- Bigger loads of data, frequent/ongoing needs: custom application or, for the sake of simplicity, performance and reliability: the PI Universal File Loader (UFL) Interface. (see its Product Page for more information and access to its user manual).
Or the older PI BatchFile Interface, although the PI UFL Interface should be used instead.
In any case, do not hesitate to request assistance from OSIsoft! The vCampus discussion forums for programming/scripting and our Technical Support team (firstname.lastname@example.org - +1-510-297-5828) for regular PI Interface concerns.
Richard: very neat application. That must be great for training.
I think one of the best generators of simulated data is the one Buck Bard prepared for instructors to use when teaching Batch on the server and BatchView clients. You can find it at http://training.osisoft.com > Downloads > Quick Start Kits. (The download link is on the right side of the page.) It produces regular mock process data that repeats in batches, so that the data actually looks like process data that repeats at intervals but never the same way twice.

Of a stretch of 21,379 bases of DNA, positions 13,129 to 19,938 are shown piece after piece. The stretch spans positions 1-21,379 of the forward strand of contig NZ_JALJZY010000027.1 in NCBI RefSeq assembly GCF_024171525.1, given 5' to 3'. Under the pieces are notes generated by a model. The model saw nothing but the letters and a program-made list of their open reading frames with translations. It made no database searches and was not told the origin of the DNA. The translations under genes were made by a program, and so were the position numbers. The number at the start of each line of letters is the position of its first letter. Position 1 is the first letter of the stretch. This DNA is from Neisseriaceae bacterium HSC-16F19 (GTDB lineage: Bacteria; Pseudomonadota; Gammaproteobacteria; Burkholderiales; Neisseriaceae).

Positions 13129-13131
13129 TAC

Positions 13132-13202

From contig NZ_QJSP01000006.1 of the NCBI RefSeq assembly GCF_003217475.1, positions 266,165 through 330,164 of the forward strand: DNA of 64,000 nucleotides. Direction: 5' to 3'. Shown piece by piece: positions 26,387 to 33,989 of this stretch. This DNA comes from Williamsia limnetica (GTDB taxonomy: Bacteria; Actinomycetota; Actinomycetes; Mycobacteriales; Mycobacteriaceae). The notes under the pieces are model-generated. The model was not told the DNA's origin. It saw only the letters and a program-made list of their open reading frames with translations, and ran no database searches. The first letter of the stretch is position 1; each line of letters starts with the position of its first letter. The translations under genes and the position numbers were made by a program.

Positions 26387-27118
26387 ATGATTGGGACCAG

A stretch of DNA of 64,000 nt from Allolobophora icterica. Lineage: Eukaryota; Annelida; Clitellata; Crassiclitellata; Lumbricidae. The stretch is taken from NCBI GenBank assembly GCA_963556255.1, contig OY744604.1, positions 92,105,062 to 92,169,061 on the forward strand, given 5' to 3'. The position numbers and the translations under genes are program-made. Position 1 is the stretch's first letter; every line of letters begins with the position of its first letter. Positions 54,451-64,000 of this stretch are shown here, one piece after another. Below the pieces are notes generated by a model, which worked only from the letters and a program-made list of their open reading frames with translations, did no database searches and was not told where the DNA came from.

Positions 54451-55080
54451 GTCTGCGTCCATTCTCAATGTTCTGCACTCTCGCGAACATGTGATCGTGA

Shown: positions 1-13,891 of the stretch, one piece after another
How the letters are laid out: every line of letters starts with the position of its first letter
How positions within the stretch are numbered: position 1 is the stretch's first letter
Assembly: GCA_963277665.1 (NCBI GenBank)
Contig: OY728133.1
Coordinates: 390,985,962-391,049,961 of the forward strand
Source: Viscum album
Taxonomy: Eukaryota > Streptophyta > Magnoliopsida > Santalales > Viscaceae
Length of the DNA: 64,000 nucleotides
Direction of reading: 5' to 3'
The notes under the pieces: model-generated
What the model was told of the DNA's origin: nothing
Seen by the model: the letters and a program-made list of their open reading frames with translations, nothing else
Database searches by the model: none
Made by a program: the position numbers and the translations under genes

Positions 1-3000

Along these lines, there will be a webinar on April 16th on handling recalculations in Performance Equations and ACE. One of the things I'll demonstrate is how to fill a gap in the history of a calculation, which is somewhat close to this topic on Sample Data. You could for example create a dummy calculation tag and then produce data for a period of time in the past using a calculation going against existing archive data or even generating mock data using trig functions (sin, cos, etc). Here's a description of the webinar: